Typical examples of Foreign Officials include:

  • Professors or employees of public universities
  • Employees and contracting agents at government agencies or government-controlled entities
  • Doctors in or other employees of government owned or operated medical facilities (clinics, hospitals, etc.)
  • Airport employees and local customs officials at country borders or ingress points (such as train stations and airports)
  • Public transit employees
  • Public dignitaries
  • Police officers or investigative bureau agents
What are reasonable payments to Foreign Officials?

 Examples of reasonable payments for services include, but are not limited to:

  • Payments that are required by a contract with a non-U.S. government or government entity
  • Reasonable and bona fide expenditures directly related to the promotion of authorized business activities or execution or performance of a contract with a non-U.S. government or government entity
Must a foreign official actually accept a bribe in order for an FCPA violation to occur?

No.  Wherever corrupt intent is present (i.e. the intent to improperly influence a foreign official), the FCPA prohibits paying, offering, or promising to pay money or anything of value (or authorizing the payment or offer).  By focusing on intent, the FCPA does not require that a corrupt act actually succeed in its purpose.  Nor must the foreign official actually solicit, accept, or receive the corrupt payment for the bribe payor to be liable.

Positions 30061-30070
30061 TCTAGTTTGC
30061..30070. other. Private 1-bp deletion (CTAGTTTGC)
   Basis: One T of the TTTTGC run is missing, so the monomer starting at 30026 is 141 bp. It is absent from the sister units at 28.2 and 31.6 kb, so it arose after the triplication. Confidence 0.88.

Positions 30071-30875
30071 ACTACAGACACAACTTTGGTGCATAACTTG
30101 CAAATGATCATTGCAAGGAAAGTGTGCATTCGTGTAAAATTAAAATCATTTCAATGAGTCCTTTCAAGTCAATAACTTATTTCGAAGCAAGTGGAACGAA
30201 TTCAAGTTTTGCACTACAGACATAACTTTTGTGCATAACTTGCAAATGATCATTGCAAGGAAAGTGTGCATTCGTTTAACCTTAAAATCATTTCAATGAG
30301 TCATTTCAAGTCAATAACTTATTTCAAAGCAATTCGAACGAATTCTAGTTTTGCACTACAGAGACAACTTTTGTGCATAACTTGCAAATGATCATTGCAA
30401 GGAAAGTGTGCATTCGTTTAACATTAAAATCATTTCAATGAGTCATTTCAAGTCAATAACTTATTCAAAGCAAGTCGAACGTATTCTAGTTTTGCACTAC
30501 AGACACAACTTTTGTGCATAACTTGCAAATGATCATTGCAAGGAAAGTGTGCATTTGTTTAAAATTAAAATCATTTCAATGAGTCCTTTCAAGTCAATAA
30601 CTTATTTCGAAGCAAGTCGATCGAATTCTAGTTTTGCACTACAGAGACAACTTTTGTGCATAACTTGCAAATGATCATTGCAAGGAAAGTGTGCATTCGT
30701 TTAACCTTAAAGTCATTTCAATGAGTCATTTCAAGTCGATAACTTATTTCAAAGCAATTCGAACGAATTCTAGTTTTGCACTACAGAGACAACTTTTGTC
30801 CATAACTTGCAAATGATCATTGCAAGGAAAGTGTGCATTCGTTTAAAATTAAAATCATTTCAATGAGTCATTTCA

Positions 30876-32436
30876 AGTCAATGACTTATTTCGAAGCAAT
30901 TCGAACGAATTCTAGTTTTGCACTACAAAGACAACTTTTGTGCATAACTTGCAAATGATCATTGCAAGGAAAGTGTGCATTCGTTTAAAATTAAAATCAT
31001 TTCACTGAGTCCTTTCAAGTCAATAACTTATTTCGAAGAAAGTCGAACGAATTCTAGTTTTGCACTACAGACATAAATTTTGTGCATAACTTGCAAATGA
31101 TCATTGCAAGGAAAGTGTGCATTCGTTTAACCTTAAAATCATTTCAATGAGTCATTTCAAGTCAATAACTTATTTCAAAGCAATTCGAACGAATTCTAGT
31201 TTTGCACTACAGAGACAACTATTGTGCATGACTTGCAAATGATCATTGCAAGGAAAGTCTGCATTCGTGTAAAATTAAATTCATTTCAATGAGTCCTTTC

When do I give a third party actual or apparent authority to be an Agent for Duke?

Actual authority is pretty straightforward.  It is given in a written document which says that a person can speak for or in the name of Duke. 

Apparent authority is trickier.  In the collaborative university environment, counterparts are often advancing interests common to Duke and the counterparty.  In these circumstances, the counterpart can easily say or write something that might lead a third party to believe that the counterpart is speaking or acting for Duke.  At times, a Duke employee may intentionally or accidentally give the counterpart the impression that this is acceptable.  In certain circumstances, Duke can be liable for the improper conduct of someone who has the apparent authority to speak or act on behalf of Duke, even if that relationship is not formal or in writing.

Are there special concerns with Advisory Arrangements?

Advisory Arrangements, such as those under which Duke is paid for providing its educational expertise or exploring an operations partnership, are a common scenario where agency concerns should be considered more carefully.  The preferred method to manage this risk, when it exists, is having a written and signed document which disclaims this authority.  If the intent is to provide such authority, Due Diligence steps are required.